FIG. 2 illustrates one redundancy mechanism that uses staggered copies of packets over a single tunnel. In this mode, no additional redundant tunnel is required or created, and the existing secure tunnel operates as redundant tunnel 165. For example, if the underlying tunnel uses DTLS / UDP as a transport, a staggered single tunnel mechanism can be used. In this redundant mode, the sender (corresponding to either RTSCF 110 or RTSE 120) transmits a frame 210 that combines multiple encapsulated RTC packets 220. Each frame 210 includes the most recent (not previously transmitted) encapsulated RTC packet 220 with a copy of N previously transmitted encapsulated RTC packets 220. Where N is the number of additional (time-shifted) copies specified by the client as a redundancy factor or redundancy.

  In the exemplary scenario shown in FIG. 2, because the redundancy factor is 2, the sender uses a single tunnel 165 to send two previously sent packets 220 with the latest packet 220. . In this example, packet number 5 (ie, sequence number 5) is the latest and packet numbers 3 and 4 have already been transmitted. Therefore, the frame 210-A includes a packet 220-3 (sequence number 3), a packet 220-4 (sequence number 4), and a packet 220-5 (sequence number 5). Similarly, the next frame to be transmitted is a frame 210-B, and the frame 210-B includes a packet 220-4, a packet 220-5, and a packet 220-6. Next is a frame 210-C, which includes a packet 220-5, a packet 220-6, and a packet 220-7. The last frame in the sequence shown is frame 210-D, which includes packet 220-6, packet 220-7, and packet 220-8.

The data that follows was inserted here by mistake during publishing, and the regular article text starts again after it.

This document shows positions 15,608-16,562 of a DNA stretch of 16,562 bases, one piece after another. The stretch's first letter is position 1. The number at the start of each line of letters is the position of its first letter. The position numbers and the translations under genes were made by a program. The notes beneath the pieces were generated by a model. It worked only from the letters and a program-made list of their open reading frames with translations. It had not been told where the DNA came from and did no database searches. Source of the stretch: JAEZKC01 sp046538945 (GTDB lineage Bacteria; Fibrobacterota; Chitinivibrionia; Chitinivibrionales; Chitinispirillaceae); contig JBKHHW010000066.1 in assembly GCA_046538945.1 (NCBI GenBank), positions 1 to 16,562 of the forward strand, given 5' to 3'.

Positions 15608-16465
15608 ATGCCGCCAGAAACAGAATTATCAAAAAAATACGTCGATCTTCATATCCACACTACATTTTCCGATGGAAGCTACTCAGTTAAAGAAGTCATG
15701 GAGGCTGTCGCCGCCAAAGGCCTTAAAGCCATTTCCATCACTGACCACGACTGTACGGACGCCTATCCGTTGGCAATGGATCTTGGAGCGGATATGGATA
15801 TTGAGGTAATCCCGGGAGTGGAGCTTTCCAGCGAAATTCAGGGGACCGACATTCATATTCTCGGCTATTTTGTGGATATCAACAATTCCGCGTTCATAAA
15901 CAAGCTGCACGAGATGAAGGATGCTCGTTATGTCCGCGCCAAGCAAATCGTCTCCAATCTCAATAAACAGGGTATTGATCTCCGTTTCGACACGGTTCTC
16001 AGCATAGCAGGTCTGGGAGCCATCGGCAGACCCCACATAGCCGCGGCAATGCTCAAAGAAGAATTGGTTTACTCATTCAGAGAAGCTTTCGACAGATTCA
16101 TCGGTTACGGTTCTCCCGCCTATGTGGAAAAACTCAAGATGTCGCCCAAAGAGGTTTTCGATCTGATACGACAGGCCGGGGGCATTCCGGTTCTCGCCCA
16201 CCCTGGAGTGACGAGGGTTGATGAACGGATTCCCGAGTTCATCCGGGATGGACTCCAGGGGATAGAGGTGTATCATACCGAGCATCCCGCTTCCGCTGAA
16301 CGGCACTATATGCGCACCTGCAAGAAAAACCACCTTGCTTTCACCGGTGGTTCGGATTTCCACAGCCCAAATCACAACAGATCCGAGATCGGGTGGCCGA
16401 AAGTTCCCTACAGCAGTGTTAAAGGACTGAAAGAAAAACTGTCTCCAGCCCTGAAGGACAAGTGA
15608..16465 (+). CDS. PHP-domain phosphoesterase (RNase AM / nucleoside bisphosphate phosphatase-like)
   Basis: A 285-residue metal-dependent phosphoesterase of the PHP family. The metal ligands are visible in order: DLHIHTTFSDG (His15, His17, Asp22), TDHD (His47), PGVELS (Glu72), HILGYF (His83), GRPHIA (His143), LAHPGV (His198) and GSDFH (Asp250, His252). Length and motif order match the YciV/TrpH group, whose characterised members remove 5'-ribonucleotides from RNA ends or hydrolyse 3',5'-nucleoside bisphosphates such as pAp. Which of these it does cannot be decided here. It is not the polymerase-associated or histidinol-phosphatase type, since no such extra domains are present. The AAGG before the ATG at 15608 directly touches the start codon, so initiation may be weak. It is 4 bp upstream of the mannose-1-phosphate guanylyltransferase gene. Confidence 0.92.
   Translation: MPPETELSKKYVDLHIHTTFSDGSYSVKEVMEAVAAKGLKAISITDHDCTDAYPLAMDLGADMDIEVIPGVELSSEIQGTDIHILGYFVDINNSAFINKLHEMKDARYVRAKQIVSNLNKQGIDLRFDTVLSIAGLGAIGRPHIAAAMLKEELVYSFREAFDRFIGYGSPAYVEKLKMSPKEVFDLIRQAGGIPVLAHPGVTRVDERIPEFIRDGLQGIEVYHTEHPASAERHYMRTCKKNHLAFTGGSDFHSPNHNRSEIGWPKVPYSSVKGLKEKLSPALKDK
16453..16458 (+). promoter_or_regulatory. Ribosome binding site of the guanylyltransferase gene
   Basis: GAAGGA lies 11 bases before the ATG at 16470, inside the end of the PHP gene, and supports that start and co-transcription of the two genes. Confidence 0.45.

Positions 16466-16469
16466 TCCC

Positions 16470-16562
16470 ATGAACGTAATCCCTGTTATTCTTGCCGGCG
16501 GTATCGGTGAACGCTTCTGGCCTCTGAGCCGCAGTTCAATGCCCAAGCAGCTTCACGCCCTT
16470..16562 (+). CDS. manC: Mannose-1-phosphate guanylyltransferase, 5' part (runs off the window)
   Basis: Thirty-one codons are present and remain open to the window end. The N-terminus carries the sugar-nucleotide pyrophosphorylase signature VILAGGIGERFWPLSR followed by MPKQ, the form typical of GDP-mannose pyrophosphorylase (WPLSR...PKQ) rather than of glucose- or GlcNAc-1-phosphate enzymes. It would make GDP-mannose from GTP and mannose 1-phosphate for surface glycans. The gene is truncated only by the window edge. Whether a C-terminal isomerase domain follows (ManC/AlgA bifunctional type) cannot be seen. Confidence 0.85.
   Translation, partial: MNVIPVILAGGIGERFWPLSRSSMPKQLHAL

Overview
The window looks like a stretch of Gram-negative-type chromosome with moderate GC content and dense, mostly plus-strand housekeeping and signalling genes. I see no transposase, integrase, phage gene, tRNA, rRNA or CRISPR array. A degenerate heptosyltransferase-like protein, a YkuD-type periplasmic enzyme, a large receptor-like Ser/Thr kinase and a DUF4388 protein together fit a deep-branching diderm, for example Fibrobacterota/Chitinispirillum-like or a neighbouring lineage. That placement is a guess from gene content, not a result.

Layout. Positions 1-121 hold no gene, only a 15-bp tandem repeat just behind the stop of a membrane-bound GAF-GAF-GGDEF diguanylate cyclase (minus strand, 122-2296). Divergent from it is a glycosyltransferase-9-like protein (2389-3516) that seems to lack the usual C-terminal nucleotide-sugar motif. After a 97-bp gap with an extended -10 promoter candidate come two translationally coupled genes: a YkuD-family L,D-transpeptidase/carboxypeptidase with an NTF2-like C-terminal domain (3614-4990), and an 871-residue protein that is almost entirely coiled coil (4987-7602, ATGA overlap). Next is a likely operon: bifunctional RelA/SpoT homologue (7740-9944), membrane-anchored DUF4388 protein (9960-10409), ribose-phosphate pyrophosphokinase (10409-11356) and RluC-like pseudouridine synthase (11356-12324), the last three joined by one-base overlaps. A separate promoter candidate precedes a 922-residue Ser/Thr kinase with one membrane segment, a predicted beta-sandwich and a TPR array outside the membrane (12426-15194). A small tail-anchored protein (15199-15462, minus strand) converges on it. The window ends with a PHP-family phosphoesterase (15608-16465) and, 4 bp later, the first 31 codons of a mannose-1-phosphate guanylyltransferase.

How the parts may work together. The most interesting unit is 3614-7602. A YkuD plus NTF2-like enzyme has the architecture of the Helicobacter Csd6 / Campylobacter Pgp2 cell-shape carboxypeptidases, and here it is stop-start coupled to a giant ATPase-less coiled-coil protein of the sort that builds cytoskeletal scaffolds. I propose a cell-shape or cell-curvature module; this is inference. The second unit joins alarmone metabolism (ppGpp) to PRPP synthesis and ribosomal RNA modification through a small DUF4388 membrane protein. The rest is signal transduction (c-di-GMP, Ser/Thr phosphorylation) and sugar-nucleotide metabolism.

A staggered single tunnel mechanism selects redundant packets based on a sliding window approach. The receiver keeps track of the last N packet sequences that are expected to be received, where N is a preconfigured parameter.